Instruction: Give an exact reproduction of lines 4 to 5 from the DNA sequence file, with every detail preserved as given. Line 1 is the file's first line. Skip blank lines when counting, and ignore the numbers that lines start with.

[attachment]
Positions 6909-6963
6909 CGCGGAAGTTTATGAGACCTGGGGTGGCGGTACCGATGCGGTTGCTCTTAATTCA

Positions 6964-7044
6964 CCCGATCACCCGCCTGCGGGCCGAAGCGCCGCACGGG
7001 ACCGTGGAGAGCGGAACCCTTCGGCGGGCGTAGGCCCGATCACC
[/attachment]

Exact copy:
6964 CCCGATCACCCGCCTGCGGGCCGAAGCGCCGCACGGG
7001 ACCGTGGAGAGCGGAACCCTTCGGCGGGCGTAGGCCCGATCACC